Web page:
Tuesday, March 31, 2015

London, 2013

When I was 23, all the way back in 2003, I lived in London for a while. It was a strange time: I wanted so much to enjoy the experience but desperately missed my boyfriend back home in Australia. I had various temp jobs in offices where people approached me with curiosity in the beginning and then steadfastly avoided me, lest they get lumped with having the new girl ask to join their work clique on their lunch break. 

I was on the way to my first day of one of these temp jobs when I phoned the agency, saying I was running late because I couldn't find the stupid bus stop and then the stupid bus didn't stop where it was supposed to and to top it all off, I'd just stood in a puddle - because it bloody never stopped raining in bloody old Blighty - and my feet and shoes and socks and pants were soaked through all the way up to my bloody ankles.

None of it was true, of course. I was just having a shit time of it and hoped that if I sounded like I was about to cry, she would tell me to go home, where I would get back into bed and read comforting chick lit novels, while ramming Double Decker chocolate bars down my gullet. 

She told me, breezily but really quite firmly, that I must continue on my way to the job. They were in great need of help, I must go. She told me she would phone ahead on my behalf and let them know what had happened and that I was on my way, and that I could lock myself in a bathroom and dry my pants under a hand dryer.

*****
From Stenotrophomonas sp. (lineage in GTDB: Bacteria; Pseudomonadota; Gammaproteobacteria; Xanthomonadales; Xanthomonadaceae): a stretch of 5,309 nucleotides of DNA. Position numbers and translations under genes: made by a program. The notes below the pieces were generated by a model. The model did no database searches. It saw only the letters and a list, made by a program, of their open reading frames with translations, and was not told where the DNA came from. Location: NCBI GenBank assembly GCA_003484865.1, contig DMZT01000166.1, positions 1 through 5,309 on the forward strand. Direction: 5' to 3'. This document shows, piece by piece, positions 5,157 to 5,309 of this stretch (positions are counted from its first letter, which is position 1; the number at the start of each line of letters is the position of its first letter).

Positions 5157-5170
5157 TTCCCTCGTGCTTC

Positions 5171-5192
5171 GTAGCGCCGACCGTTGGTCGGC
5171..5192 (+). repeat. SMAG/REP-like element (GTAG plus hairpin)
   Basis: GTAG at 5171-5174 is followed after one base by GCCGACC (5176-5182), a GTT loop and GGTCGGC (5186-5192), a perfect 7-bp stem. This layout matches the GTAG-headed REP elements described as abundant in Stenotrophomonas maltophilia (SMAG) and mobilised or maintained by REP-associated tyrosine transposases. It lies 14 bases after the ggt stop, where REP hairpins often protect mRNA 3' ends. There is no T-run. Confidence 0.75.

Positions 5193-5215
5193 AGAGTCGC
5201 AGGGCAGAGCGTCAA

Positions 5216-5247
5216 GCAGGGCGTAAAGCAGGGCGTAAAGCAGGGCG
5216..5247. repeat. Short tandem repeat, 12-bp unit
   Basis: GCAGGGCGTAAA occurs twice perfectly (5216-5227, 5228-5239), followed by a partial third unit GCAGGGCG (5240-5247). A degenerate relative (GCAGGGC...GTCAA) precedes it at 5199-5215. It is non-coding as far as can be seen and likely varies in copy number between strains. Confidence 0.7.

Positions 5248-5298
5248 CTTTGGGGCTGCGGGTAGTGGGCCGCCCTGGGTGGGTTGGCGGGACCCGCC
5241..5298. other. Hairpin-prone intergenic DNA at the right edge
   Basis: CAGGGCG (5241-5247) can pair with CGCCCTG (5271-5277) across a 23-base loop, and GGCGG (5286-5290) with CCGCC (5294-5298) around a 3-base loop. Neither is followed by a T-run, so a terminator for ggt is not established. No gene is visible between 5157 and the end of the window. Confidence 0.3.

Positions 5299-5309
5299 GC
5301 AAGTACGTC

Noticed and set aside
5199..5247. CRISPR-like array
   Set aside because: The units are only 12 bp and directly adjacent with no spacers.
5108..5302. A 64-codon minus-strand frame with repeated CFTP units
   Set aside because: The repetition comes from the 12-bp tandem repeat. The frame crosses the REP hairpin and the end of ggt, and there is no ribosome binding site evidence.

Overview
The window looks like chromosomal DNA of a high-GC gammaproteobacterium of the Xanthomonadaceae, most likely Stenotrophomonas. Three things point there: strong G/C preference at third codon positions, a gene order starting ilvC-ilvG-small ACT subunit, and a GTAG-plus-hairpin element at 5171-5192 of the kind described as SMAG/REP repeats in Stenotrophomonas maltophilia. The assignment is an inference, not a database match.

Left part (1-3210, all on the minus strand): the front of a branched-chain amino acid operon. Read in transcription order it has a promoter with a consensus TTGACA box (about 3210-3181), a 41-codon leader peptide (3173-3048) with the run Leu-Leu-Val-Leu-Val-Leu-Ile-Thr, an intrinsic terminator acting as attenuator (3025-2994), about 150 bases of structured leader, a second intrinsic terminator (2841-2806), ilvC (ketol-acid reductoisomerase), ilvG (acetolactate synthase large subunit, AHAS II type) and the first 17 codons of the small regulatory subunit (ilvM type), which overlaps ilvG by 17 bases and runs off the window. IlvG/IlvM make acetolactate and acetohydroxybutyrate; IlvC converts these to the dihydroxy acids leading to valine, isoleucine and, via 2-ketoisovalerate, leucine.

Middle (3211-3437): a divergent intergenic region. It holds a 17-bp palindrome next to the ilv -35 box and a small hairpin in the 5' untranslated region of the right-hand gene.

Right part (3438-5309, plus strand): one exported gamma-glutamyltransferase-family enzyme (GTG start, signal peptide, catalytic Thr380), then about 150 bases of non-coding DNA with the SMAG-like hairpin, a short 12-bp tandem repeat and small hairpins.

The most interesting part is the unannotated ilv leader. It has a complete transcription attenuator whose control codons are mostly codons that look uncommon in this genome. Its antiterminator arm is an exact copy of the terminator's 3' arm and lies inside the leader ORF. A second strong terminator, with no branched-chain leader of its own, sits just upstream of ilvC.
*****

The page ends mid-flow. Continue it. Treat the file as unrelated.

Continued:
I found myself agreeing to her plan and hung up, feeling pretty pissed off. I trudged along the street, somewhere in the outer reaches of North London before I realised that the manager at the job would expect me to have wet feet when I eventually lobbed up. If I turned up late with dry feet, she would know that I had been bullshitting her. I stood on the footpath, paralysed in indecision, until I knew I had to find a puddle to jump in.

At a next corner, I found a big one. It filled the gutter, rising nearly to meet the footpath, and spread out, covering the road. I paused, shook my head and then leapt into the water. When I walked away, I noticed a woman on the other side of the street, watching me.

To this day, I get the giggles when I think of her. It's a story I have told before ('That time I had to jump into a puddle') but I wonder if I have become a story has told people over the last twelve years. I wonder what she thought when she saw a reasonably well-dressed, reasonably sane-looking young woman sigh and then angrily and purposely jump into a puddle before carrying on, as though it was completely normal behaviour.

3 comments:

  1. This, my friend, is an AWESOME tale :)

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  2. You could have pretended someone pushed you and then turned around to argue with the invisible perp. I wonder how long it took her to tell someone. Five minutes? At dinner that night?

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